Vodafone's 360 man walks
Who's going to run the internet now?
Pieter Knook, Vodafone's Director of Internet Services, has walked, after tweeting his anticipation of his "freedom" last week and leaving the operator with little in the way of internet services.
Pieter Knook was nicked from Microsoft in 2008, and made head of the newly-formed Vodafone Internet Services Division. Those services got bundled up as Vodafone 360, a package that came with branded handsets and promised to reinvent Vodafone as a provider of mobile content and services. Sadly it's done little to honour that promise since.
Vodafone dropped the '360 handsets pretty sharpish, and promoted '360 as a software platform. Unfortunately that promotion included pushing out client software to Android users who weren't expecting it, and were incensed when they discovered it couldn't be removed.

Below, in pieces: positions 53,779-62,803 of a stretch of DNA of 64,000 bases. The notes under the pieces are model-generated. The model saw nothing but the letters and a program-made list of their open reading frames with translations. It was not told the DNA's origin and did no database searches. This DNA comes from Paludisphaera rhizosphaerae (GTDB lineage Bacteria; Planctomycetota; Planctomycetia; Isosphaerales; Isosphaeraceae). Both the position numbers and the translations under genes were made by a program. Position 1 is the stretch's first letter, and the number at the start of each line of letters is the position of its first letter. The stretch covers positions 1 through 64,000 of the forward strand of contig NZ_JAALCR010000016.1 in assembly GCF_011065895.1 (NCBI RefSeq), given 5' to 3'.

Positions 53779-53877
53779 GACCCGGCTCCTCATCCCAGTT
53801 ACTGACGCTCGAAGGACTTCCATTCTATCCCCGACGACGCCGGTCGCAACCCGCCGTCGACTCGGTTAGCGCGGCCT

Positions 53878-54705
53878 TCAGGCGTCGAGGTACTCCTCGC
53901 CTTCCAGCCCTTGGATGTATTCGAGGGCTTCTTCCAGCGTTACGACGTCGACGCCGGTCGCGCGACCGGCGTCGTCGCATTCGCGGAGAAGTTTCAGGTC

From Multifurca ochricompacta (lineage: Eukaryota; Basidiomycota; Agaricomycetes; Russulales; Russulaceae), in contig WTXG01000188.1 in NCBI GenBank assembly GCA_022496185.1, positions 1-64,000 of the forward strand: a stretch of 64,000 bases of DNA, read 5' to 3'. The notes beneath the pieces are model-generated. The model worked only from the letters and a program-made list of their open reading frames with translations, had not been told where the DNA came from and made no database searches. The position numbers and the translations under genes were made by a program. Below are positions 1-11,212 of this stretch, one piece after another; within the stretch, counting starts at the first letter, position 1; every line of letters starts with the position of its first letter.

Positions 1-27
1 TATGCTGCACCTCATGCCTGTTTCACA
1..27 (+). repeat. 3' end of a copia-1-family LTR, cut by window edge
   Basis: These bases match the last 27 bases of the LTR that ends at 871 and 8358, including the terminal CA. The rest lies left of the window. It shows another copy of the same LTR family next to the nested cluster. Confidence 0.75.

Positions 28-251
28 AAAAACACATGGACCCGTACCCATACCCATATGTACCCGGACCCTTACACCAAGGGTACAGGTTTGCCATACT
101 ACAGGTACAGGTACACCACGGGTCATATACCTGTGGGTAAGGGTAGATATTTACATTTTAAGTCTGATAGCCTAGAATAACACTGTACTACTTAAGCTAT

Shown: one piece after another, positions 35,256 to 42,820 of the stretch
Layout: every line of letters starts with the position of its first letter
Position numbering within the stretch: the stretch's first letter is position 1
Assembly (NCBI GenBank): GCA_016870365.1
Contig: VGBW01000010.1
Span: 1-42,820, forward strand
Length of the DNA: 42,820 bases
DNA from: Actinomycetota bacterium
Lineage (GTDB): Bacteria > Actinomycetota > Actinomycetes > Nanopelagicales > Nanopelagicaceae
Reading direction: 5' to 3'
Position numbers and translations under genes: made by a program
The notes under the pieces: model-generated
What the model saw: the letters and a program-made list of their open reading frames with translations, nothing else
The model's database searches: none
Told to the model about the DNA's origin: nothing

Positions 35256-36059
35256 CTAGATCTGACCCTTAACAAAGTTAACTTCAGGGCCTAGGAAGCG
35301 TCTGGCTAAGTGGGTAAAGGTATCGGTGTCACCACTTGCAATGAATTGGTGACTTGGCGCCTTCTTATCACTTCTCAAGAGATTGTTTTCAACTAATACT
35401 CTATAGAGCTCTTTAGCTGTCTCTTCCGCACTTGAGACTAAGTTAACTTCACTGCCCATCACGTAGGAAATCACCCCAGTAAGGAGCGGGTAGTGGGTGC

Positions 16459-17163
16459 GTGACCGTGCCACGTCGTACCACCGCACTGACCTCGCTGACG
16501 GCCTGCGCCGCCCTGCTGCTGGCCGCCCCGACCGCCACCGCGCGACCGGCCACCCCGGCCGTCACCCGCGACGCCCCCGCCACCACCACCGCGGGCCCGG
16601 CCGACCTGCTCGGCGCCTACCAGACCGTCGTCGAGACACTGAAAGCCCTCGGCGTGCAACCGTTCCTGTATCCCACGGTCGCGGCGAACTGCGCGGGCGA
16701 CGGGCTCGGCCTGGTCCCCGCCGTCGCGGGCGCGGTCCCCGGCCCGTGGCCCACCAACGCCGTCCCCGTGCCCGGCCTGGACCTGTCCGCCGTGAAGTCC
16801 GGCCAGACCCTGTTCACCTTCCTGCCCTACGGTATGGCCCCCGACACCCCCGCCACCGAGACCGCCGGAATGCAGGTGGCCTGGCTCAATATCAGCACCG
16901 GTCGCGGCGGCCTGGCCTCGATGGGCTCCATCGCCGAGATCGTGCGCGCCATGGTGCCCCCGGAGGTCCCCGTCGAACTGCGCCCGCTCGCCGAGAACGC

Not only that, but the Android software didn't even work properly: users who decided to buy music using the application that had been foisted on them found that it wasn't even operational, adding to the general feeling of disgust.
Vodafone backed down on the HTC Desire, releasing an update that removed the 360 packages, though that hasn't stopped the operator trying the same trick on the Samsung Galaxy S.
Given the lacklustre performance of Vodafone 360 it shouldn't be surprising that last week Pieter Knook tweeted: "5 days before I leave Vodafone. Freedom beckons."
Vodafone tells us that it was changes to the organisational structure that led to the decision, but makes no bones about whose decision it was. The operator would also like to remind everyone that it remains fully committed to Vodafone 360, and making the service available on as wide a range of handsets as possible.
Not that there's much else that Vodafone can say - Vodafone is betting its future on being a content provider as well as a network operator. Admitting that 360 has failed would be giving up that dream, so it won't happen, even if customers continue to get their services elsewhere. ®
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